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Preventing Spring Flooding From Snowmelt

Preventing Spring Flooding From Snowmelt

Most people welcome spring with open arms. The weather is warming, days are lengthening and signs of new growth are everywhere. Leaves appear, birds return and flowers bring their showy blooms. For many, spring is their happiest season of the year. Unfortunately, that’s not the case for some homeowners. Spring is the time heavy snow dissipates and leaves copious amounts of snowmelt water. These folks live in seasonal fear because they know rapid snowmelt creates a dangerous risk for flooded basements.

Basement flooding is a serious and expensive problem. According to the FEMA National Flood Insurance Program, flood damage is the No. 1 natural disaster in America. Flooded basements and homes amount to more than $3 billion in paid-out insurance claims annually. Most of this comes from sudden spring snowmelt flooding.

Flood damage is the No. 1 natural disaster in America.

Sadly, a great deal of snowmelt flood damage is preventable. Homeowners who take the right preventive measures are far less likely to incur flood damage than those who neglect simple maintenance tasks. These folks fail to carry out proper snow management techniques, which involve a combination of diverting snowmelt water away from the home and being able to effectively pump out water that manages to enter.

How Does Snowmelt Cause Flooding?

Snowmelt definition refers to water runoff resulting from melting snow. It is part of nature’s water cycle. All cold climates in the United States experience some degree of fallen snow in the winter. Most snow accumulates at higher elevations and accounts for what is called the snowpack.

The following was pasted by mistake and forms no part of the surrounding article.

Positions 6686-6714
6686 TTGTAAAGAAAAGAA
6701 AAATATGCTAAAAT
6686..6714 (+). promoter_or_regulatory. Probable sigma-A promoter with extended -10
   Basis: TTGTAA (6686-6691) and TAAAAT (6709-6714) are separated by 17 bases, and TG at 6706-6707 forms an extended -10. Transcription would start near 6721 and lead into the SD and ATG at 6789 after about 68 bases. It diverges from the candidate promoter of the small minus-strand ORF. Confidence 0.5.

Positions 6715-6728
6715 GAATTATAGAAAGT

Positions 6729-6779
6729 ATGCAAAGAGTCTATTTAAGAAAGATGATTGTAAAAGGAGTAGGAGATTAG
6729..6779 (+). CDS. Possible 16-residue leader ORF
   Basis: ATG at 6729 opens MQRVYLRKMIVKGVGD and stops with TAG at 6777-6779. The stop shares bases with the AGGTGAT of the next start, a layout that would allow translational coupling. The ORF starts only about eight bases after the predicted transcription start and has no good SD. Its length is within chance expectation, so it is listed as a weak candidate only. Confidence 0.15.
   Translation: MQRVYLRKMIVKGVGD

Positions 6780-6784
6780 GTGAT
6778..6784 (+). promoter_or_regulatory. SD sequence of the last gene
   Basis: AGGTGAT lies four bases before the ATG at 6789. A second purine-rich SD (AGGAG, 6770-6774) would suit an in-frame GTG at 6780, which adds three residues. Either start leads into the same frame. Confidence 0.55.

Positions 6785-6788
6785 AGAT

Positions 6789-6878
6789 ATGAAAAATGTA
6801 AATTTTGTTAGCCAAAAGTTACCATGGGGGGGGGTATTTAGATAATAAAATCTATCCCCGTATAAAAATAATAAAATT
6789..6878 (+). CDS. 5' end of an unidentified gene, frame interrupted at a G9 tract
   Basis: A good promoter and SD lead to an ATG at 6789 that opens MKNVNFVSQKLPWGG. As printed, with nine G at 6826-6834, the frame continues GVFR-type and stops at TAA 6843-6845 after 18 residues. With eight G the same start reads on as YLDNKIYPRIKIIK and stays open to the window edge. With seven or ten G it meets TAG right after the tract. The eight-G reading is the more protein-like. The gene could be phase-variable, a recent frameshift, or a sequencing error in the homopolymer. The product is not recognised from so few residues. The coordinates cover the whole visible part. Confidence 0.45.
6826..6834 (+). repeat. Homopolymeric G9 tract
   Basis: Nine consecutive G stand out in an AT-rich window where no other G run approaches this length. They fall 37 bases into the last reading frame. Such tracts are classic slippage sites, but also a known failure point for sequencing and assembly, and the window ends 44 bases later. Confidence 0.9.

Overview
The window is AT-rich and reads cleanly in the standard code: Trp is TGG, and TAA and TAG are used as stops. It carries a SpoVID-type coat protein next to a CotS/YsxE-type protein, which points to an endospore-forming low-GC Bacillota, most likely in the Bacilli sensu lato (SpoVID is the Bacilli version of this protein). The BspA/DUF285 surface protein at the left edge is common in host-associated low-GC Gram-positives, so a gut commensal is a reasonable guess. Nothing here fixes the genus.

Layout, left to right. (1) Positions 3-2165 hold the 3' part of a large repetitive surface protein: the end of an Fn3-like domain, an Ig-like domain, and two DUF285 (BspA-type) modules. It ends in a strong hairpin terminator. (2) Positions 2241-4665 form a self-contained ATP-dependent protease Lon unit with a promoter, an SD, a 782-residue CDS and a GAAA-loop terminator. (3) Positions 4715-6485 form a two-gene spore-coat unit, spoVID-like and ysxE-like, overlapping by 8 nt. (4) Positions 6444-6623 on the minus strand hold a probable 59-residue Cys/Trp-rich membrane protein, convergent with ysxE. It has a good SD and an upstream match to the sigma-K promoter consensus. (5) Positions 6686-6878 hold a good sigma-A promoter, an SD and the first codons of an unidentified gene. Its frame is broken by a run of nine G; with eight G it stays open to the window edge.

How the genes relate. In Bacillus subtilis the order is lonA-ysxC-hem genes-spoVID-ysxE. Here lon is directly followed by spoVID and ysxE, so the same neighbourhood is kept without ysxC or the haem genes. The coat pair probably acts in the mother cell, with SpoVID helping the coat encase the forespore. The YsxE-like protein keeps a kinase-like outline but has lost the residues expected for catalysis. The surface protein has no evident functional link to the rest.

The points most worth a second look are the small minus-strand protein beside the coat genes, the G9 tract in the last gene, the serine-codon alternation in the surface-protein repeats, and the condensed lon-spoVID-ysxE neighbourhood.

Snowpacks are vital for most state and local water systems. When snowpacks melt at a normal rate, they release water in a controlled manner. Water runoff follows natural courses and eventually gets drawn out to the sea by gravity. Along the way, a great deal of snowmelt water gets absorbed into the ground and forms natural underground aquifers.

Snowpacks are vital for most state and local water systems.

In normal years, a certain rate of snowmelt water is expected and allowed for. High winter precipitation regions like the Northeastern states have regular water management plans and systems in place. However, they cannot always be prepared for the perfect storm when high volumes of snow rapidly melt from seasonal extremes like sudden warm weather and heavy rains.

Factors Affecting Snowmelt Flooding

Snowmelt causes flooding when excessive meltwater cannot be controlled. This occurrence is not always predictable and can happen in a flash. Snowmelt flooding occurs when any of six factors become imbalanced and affect normal spring thawing. They are:

  • Heavy winter snow cover — Environmental engineers have a principle called the hundred-year rule. Once in a certain period, weather extremes will happen, such as an unusually large snowfall. This event is region-dependent and results from massive amounts of snow accumulating. It becomes dangerous when temperatures suddenly warm and snowmelt rapidly happens.

Heavy winter snow cover becomes dangerous when temps suddenly warm.